1. Place a few cm of dry straw into the bottom of your container and then sprinkle some hydrated lime on top until the surface looks while – like icing sugar on a cake. Add another layer of straw and then more lime. Spray some water onto the mixture to wet it (this helps to pack it down, but not so much water that it starts to float. Continue to add more layers until you reach the top of the container. Place a heavy weight on top of the pile of straw to weight it down and then fill the container with water so that all the straw is submerged. Leave overnight.


After 12-24h, you need to drain the water off the straw. If it is in bags, pull them out of the lime water and hang/place them somewhere to drip dry. If the straw is packed loose into a tub, tip the water off and then leave it upside down to drain completely. Leave it to drain/dry for several hours. It is ready when it still feels damp but when you squeeze a handful no more than one or two drops of water come out. If some spots dry out too much, don’t worry, just mix your straw well before using it to even out the moisture content. Try to use your pasteurised straw the same day that its ready because, although the pH will remain high for a while, providing some protection, contaminants will start to move in so it’s best to inoculate with the oyster spawn as soon as possible.


Note: do not put the lime water onto the garden – it has a very high pH and may damage plants. Flush it down the drain or re-use it to pasteurise another batch.


Build your structure

Once you’ve chosen your shady, cool, humid spot and pasteurised your straw you are ready to go! The size and shape of your installation is up to you. For a tower, we recommend a diameter of 30-40cm and a height of around half a meter. You can go shorter and wider if you prefer. You can go also go taller (especially if you are using the plastic wrap) but we’ve found that the mushrooms like to fruit lower to the ground because the humidity is greater there. The higher your tower is the more it is exposed to air movement and dry air. Recently we have started sinking our towers into the ground to keep them cool and damp, with just about 10-20cm above ground. For a bed you can use any dimensions. A depth of 20-40cm is ideal. The bigger your installation the more mushrooms you will get. 


Option 1: above ground plastic wrap tower method

Form your wire mesh into a tube about 20-40cm and anywhere up to 1m high. Stand it on the ground to form a tower. Preferably put a layer of cardboard, wood chips or sawdust in the bottom to create a buffer between the soil and the contents of the mushroom tower, but this is not absolutely necessary. Wrap plastic wrap around the walls of the tower but leave the top open. This is to protect the tower from drying out. 


Option 2: sunk tower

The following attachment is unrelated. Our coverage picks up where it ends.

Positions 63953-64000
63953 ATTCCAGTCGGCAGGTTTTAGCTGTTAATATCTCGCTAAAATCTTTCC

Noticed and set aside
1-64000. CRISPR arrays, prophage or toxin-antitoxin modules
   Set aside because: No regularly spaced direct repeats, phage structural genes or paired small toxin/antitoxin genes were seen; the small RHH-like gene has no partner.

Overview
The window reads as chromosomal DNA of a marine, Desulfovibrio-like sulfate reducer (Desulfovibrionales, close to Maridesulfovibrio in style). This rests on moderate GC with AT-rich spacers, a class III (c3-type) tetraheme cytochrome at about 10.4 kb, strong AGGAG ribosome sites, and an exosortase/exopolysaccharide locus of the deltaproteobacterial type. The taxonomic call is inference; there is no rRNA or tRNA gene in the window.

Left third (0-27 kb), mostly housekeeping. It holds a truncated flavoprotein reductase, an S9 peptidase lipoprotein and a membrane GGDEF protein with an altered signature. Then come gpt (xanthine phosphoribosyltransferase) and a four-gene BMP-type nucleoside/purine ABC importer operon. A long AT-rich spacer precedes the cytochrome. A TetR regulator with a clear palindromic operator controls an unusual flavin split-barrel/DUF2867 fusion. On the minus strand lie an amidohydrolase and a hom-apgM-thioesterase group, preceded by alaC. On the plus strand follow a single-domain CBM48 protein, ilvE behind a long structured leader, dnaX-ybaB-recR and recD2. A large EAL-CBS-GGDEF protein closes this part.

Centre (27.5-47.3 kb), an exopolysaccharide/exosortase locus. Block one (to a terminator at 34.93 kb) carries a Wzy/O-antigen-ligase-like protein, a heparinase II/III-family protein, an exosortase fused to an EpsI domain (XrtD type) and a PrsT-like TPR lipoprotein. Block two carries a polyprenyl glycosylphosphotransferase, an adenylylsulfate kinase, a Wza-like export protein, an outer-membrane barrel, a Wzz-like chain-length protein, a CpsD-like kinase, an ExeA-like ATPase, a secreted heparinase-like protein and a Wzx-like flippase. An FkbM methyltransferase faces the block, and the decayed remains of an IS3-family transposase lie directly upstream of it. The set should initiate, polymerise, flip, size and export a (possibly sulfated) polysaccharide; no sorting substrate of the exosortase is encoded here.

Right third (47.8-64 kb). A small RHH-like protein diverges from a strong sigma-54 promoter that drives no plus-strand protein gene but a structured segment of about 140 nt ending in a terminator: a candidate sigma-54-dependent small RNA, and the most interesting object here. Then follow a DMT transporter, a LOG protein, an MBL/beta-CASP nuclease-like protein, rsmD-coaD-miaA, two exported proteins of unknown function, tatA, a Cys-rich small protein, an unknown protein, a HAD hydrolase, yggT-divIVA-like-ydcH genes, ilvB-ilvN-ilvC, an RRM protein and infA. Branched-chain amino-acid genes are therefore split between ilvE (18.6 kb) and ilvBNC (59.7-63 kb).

Form your mesh into a tube with your chosen diameter and a height of up to half a meter. Dig a hole wider than the tower and deep enough that 10-20cm of the mesh will stick up above the ground. Place the mesh into the hole and pack some dry wood chips or sawdustinto the base of the tower and between the outside wall of the tower and the soil. This creates a buffer between the soil and the straw to prevent contamination and also helps to hold moisture and give a bit of extra food to the mushrooms. You can also line the bottom and walls of the tower with cardboard or newspaper. 


Option 3: sunk or raised bed

Either create a raised bed or dig a trench or hole in the ground large enough to contain your substrate. Two or three bricks high is perfect. You can also use inoculated logs to make the bed. Line the bottom of the bed with cardboard. 


Plant your mushrooms!

Before you start, take your bag of grain spawn (still sealed) and break it up with your hands until there are no large lumps left. Then you need to mix the spawn with the pasteurised substrate and pack it tightly into the installation. We usually do this using the lasagne method as follows: 

  1. Place a few big handfuls of straw into the bottom of the tower and pack it down firmly
  2. Sprinkle some grain spawn on top (a handful is enough. The grain spawn should be about 10-20% of the amount of the substrate (straw). The more grain spawn you use the faster it will colonise, up to around 25-30% grain at which point it is not beneficial to add more)
  3. Add another layer of straw and then more grain spawn. Pack it down well – you do not want any air gaps
  4. Repeat until you read the top of the tower/bed


If you have used plastic wrap, cover the top of the tower with plastic. If it’s a sunk tower or a bed, add a layer or dry wood chips, sawdust, newspaper or cardboard on top to prevent the straw from drying out.


How to care for you installation

For the first couple of weeks while the mushroom is colonising (growing through) the substrate, water your installation lightly every second day or so (like you would water seedlings, adjust according to the weather – you need to keep it damp but not soggy). After 10-14 days, you can gently lift some of the straw on top and if you see fuzzy white stuff (mycelia) everywhere, you know that your installation is fully colonised. Now it will wait for the right conditions to fruit (make mushrooms). These conditions are species dependent but usually include: a drop in temperature, a good soaking (e.g. rain shower), cool, humid conditions, lots of fresh air and little bit of light (never direct sunlight). You can try to induce fruiting by soaking your installation with water, but ultimately the fungi will decide when they are ready to gift you some mushrooms. Be patient and keep checking – they particularly like to fruit hidden at the back or bottom of the towers when you least expect it. Enjoy!

 Get your Oyster mushroom spawn to get going here!